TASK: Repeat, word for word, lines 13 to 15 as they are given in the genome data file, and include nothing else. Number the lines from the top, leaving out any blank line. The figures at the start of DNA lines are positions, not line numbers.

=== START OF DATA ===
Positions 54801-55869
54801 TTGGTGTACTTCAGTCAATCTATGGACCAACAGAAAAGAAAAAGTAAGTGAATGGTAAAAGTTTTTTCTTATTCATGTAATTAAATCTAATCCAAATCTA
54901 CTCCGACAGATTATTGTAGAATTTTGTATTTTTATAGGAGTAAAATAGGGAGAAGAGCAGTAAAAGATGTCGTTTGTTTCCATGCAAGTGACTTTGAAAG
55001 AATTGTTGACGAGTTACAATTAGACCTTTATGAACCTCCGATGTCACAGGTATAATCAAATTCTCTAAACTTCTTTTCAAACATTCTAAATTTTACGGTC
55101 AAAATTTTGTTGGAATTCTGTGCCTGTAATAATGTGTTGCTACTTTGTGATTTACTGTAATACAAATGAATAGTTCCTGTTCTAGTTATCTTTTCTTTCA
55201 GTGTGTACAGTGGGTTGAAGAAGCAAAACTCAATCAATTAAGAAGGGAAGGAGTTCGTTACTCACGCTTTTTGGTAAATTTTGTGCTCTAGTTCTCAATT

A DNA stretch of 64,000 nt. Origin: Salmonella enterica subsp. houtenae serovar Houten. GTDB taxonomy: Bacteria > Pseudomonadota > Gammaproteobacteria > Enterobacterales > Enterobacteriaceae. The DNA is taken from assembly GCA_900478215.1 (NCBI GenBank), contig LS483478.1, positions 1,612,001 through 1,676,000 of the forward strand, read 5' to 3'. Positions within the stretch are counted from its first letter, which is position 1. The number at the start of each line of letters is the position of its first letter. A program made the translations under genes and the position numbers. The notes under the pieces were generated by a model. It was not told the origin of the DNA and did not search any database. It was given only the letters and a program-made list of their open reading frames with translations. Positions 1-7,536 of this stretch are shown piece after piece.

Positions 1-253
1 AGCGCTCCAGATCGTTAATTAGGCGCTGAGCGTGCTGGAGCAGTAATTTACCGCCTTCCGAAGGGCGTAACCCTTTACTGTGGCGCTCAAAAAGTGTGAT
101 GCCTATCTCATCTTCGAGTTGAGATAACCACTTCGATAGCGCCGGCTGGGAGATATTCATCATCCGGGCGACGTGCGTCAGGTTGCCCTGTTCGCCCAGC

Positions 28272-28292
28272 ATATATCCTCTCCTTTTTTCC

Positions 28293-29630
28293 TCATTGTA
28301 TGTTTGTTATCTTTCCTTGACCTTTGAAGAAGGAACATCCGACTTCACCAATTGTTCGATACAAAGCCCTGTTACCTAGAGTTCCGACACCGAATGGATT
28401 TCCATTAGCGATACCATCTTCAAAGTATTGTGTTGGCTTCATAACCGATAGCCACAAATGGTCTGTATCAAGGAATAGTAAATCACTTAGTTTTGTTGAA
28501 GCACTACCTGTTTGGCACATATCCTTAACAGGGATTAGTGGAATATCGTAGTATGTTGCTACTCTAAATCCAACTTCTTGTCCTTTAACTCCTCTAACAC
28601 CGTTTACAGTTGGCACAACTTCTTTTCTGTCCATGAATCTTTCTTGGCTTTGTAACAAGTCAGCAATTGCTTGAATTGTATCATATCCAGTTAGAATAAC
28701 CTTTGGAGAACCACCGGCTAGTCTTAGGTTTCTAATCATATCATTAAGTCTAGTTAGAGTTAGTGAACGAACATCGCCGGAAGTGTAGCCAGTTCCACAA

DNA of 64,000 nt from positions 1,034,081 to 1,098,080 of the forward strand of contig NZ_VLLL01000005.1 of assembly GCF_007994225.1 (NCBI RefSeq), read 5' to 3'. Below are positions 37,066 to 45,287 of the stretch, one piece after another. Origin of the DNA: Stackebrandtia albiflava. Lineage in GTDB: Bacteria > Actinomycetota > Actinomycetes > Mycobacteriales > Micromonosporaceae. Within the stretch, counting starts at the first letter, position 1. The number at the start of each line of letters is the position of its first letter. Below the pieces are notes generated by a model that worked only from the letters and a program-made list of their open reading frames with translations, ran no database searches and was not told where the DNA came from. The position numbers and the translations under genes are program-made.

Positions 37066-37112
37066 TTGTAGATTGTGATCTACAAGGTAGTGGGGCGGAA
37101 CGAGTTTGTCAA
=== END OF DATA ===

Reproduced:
Positions 28293-29630
28293 TCATTGTA
28301 TGTTTGTTATCTTTCCTTGACCTTTGAAGAAGGAACATCCGACTTCACCAATTGTTCGATACAAAGCCCTGTTACCTAGAGTTCCGACACCGAATGGATT